Afterpay: Review of the ‘Shop Now Pay Later’ Service


Afterpay is one of the first “buy now, pay later” services to reach the global retail market. It makes it possible to acquire goods and services without forcing full payment upfront. Payments are diluted into installments of equal cost, which are then spread out over a given period to allow customers more time to pay their debt. It helps to reduce the financial burden on customers while also reducing risks for merchants. In this article, we’ll examine Afterpay, its inner workings, and how you can benefit from this new payment service.

Photo by Afterpay via Afterpay Official Website


What Is Afterpay?

Afterpay is a new payment method that makes it easier to pay for goods and services. It falls under the larger category of the budding ‘buy now, pay later’ (BNPL) trend in the retail industry. Traditional payment methods require you to pay the full amount. But with Afterpay, that total balance is divided into four equal amounts or installments that you can pay up in a matter of six weeks.

Afterpay is originally an Australian company founded in 2015. It has since expanded operations to the US, UK, Canada, and New Zealand. According to a report by the Market Herald, the company currently has over 9.9 million active users globally. Over 5.6 million customers are based in the US while over a million customers are based in the UK. The same reports indicate that an average of 17,000 people is joining the Afterpay online platform and app each day. Afterpay had also doubled its earnings from USD 264.1 million in 2019 to USD 519.2 million in 2020.

Earlier this year, American fintech company Square announced that they had purchased Afterpay for a total of USD 29 billion. Reports indicate the Square has plans to merge Afterpay with other services run by Square, such as Cash App. The integration will allow merchants partnered with Square to offer Afterpay as a payment method for their online stores.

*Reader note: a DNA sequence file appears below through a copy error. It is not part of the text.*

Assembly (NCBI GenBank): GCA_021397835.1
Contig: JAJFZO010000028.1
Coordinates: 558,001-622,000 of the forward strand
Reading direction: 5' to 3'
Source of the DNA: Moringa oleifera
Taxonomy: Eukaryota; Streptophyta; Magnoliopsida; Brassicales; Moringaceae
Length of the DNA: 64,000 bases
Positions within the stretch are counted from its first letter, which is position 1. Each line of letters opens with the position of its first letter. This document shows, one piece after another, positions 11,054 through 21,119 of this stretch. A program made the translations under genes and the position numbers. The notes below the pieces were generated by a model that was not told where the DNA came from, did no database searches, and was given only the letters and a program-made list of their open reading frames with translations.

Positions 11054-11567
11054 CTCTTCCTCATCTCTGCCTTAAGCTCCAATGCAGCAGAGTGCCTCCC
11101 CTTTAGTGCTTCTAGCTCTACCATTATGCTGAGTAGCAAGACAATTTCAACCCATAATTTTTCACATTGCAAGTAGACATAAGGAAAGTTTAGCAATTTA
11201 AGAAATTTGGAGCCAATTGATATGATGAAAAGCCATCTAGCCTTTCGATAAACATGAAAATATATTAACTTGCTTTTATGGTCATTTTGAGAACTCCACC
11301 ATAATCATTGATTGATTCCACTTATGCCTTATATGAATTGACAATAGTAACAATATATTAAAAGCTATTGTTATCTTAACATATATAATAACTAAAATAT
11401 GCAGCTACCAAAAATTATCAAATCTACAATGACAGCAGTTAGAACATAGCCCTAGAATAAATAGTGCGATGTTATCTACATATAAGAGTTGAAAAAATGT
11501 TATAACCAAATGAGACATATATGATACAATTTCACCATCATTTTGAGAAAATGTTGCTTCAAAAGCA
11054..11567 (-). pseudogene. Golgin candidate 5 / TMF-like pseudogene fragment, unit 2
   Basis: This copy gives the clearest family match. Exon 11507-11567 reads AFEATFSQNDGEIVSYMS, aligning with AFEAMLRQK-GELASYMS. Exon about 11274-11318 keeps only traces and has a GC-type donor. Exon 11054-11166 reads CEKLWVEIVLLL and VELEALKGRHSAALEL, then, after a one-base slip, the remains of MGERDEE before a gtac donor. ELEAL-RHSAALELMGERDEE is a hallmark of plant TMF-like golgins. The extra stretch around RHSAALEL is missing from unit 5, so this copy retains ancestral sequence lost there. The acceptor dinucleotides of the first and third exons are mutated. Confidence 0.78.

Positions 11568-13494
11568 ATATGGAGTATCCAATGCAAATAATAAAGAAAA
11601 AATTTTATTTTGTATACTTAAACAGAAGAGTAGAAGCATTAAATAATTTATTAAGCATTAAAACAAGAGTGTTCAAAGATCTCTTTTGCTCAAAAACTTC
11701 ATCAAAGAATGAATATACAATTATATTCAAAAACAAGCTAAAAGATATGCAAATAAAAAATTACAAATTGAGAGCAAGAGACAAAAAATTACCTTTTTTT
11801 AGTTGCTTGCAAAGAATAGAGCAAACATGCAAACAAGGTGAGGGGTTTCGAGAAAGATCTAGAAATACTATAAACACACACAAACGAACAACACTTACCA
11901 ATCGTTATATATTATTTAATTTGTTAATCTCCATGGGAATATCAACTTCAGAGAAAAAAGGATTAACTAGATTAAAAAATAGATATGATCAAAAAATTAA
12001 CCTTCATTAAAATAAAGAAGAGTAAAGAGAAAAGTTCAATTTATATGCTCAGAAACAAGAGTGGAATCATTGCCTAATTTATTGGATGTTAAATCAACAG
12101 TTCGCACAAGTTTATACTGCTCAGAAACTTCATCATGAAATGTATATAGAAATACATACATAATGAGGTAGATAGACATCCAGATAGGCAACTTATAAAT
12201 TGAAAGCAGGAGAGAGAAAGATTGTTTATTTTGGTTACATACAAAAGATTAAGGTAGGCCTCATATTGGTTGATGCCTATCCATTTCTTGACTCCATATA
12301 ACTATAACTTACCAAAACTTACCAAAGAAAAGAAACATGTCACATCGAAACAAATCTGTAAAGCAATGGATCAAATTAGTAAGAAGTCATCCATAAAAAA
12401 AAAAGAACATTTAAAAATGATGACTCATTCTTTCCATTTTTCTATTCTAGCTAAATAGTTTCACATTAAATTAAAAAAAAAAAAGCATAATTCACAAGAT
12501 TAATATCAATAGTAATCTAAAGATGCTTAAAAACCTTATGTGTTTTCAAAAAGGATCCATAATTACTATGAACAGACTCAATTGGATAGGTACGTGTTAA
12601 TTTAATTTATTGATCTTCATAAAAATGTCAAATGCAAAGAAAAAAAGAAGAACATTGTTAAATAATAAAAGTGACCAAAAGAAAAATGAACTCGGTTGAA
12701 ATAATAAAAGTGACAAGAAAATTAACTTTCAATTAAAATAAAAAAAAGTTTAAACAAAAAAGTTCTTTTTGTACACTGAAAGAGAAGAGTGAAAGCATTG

How Does Afterpay Work?

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While Afterpay’s payment scheme appears simple enough, there is a lot more going on under the surface. Let’s explore the basic role of Afterpay, how Afterpay payments are made, and other considerations.


Afterpay’s Role

Paying with Credit
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Afterpay is meant to serve as a mediator between the merchant and the customer. It pays the merchant for the cost of the goods sold, but then you owe Afterpay and have to pay them back.

Payments are divided into four installments, payable every two weeks. Customers are given a total of six weeks or a month and a half from the date of the purchase to pay the full balance. No interest payments or fees are charged upon purchase for as long you pay the full balance on time. Failure to pay the full balance on time will result in late fees.

It’s important to note that once the item or service is delivered, you will no longer be transacting with the merchant. By the time you have checked out from the online store, Afterpay has already paid for the full amount of your transaction. All of your subsequent payments should be made to Afterpay since your debt is already with them. This transfers payment risks from the merchant and onto Afterpay.



Payment Process
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Before you can use Afterpay, you need to sign up on their website. Part of the steps will be that the program will ask you to link up an active credit card or bank card. These will be used to fund the installments that you need to make to Afterpay.

After you’ve signed up for Afterpay, you can browse online stores that support it. Afterpay also has its own shopping portal within its app. When you’re ready to make a purchase, simply select Afterpay as your payment option. However, just make sure that the shop or online store supports Afterpay. Otherwise, you have to pay the full amount.

The online platform or app will automatically calculate the initial amount that you have to pay. After you’ve paid that amount, you can check out and wait for your item to be delivered. Naturally, you still have to pay the rest of the balance within eight weeks and Afterpay will help you with that. It offers automatic deductions from your card on the due dates. It also offers to send you reminders before it deducts the installments.



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Afterpay is a convenient way to get access to goods and services. However, it comes at a risk. If you fail to pay the total balance by the end of eight weeks, they will begin charging you late fees.

The late fees depend on the total amount of the order and the time elapsed since the due date. Afterpay follows a standard rule when it comes to late fees. They charge no more than 25 percent of the original cost for late fees regardless of how large the transaction is. They also charge an additional USD 7 if you haven’t paid one week after the original due date.


Spending Limits

20 Dollars
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Afterpay knows that its buy-now-pay-later scheme makes it vulnerable to overspending. As such, they have put in mechanisms to prevent it. For any single transaction, you can only purchase items or services that cost up to  USD 1,500. They have also set a limit for outstanding balances at USD 2,000. Afterpay will disallow any purchase if you reach this mark until you’ve paid off the total balance.